How tech firms are manipulating user reviews

16th Apr 2013 | 13:19

How tech firms are manipulating user reviews

As Samsung face allegations of paying for praise, can we trust any online comments?

Can you believe anything in the bottom half of the internet? According to reports, Samsung is being investigated by Taiwanese authorities over allegations that the electronics giant has been paying students to slag off HTC and praise Samsung kit online.

Samsung Taiwan has placed a statement on its local Facebook page, apologising for "any inconvenience and confusion from the internet event" and saying that it has "halted all internet marketing such as posting articles on websites". If the allegations are upheld, Samsung and its local advertising agent could be fined up to $835,000 for false advertising.

Such activities aren't just illegal in Taiwan. They're illegal here too. Not that this stops people from doing it, or otherwise trying their very best to pervert reviewing systems. You simply can't trust online user reviews any more.

Bully for you

The whole point of online user reviews is to protect you from scammers, incompetents and gangsters. Unfortunately reviews are easy to game. You can do what Samsung's agent is alleged to have done and pay sockpuppets - users who'll praise your firm and damn the competition. Or you can do what some other firms do, and threaten people who post critical reviews.

I've seen evidence of a particularly appalling bit of sharp practice this week involving a UK smartphone recycler. The scam is this: the firm quotes a higher price for your handset than anybody else, then when they get your phone they tell you that it's in terrible condition and only worth a fraction of the amount quoted. A phone you sent with minor scuffs is apparently so badly scratched that it's barely worth anything at all. You want proof? That'll be £15 for a photo.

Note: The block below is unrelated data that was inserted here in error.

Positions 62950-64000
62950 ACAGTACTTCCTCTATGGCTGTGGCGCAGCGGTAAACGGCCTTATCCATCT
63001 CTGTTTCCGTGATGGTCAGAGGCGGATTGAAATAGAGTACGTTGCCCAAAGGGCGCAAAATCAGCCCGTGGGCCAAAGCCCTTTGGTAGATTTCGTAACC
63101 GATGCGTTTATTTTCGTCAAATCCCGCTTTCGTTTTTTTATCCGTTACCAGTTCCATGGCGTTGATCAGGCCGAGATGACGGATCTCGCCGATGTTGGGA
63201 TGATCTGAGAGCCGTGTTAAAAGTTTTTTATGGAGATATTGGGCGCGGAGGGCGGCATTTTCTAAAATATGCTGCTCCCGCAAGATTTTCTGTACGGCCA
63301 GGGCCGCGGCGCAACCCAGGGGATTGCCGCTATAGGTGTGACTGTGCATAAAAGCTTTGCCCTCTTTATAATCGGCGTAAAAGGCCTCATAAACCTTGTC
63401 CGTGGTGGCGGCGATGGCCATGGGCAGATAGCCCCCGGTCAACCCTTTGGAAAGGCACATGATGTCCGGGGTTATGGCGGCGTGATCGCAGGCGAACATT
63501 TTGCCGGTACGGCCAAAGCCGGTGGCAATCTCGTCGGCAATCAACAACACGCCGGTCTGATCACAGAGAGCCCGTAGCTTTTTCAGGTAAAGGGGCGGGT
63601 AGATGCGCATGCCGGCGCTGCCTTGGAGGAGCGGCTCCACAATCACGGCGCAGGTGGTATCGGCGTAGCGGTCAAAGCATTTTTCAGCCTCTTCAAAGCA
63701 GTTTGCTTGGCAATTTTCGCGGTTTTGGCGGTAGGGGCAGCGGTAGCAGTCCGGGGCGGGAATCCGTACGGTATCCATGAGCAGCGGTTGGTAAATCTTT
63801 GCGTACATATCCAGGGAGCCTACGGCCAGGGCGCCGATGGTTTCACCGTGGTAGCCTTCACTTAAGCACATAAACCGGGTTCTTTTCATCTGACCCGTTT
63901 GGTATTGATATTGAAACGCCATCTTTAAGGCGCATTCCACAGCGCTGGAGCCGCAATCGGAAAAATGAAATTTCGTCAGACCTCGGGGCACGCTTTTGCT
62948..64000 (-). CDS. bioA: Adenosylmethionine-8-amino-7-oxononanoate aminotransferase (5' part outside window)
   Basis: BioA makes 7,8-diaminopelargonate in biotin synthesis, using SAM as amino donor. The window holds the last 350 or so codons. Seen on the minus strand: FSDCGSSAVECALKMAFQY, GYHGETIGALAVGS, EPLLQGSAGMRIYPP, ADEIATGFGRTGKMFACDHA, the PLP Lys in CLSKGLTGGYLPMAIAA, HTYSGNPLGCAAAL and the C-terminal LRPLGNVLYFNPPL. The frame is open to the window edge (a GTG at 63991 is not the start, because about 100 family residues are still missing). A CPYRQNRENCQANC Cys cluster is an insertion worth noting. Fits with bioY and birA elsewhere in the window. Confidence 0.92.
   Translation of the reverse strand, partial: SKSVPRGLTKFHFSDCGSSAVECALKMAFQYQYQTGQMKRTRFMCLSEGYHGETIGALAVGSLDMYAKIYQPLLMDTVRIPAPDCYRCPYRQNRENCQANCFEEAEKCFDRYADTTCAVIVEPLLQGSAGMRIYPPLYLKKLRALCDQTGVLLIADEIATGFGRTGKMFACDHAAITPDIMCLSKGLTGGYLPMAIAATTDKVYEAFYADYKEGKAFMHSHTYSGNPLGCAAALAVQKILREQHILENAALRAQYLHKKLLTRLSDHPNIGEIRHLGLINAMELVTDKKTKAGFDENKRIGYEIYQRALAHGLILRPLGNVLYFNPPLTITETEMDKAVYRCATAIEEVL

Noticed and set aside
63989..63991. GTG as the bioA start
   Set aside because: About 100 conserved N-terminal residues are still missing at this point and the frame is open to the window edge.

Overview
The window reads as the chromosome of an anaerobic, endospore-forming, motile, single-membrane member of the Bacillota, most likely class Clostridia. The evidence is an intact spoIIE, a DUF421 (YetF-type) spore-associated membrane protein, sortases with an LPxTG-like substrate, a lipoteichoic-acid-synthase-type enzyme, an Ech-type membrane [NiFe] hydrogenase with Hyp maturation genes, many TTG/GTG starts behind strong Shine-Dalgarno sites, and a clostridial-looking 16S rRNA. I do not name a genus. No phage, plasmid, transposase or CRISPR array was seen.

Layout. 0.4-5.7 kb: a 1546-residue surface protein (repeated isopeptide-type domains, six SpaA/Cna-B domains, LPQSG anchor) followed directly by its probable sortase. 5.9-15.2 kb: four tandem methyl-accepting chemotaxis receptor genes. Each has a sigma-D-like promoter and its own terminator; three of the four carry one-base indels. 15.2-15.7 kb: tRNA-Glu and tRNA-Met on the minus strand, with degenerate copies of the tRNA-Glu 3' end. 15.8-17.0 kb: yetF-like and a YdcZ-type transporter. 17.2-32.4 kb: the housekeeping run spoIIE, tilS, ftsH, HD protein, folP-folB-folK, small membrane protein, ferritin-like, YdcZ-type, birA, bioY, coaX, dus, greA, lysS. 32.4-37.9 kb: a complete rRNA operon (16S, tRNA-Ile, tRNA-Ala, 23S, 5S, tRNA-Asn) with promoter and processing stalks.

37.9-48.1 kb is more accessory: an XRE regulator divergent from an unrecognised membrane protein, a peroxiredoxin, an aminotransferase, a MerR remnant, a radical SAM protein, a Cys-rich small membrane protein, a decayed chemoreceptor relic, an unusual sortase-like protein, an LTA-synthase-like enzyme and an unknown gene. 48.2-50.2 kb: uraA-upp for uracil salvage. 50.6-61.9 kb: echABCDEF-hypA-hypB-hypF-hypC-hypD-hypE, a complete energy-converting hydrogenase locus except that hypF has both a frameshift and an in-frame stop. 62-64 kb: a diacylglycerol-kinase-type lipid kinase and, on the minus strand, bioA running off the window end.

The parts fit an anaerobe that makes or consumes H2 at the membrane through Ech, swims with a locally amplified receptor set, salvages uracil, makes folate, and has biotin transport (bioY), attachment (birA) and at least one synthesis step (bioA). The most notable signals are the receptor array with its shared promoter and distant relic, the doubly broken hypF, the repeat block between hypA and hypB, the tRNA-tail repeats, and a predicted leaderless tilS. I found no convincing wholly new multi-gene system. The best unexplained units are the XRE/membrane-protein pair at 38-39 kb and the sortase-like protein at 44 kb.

At this point you'll probably go online and post a review pointing out that the firm's guarantee - the price it quotes is the price it pays, guaranteed - is balls. If you do, then within a few hours you'll get an email accusing you of libel, threatening you with legal action and telling you that if you don't remove your review, you'll never see your phone again or receive any payment.

Such behaviour is completely illegal, of course, but the company appears to be getting away with it: in addition to the email trail I've seen, I know of five other people who've been on the receiving end of threats and nastygrams. As a result the firm's reputation remains intact. It even boasts of its customer feedback on its home page.

Between such bad behaviour and the widespread practice of bulk-buying fake user reviews, it seems the comment system is completely broken.

Is there a moral to this story? I think there are two.

One, if something seems too good to be true, it probably is.

And two, don't slag off firms when they've still got your stuff.

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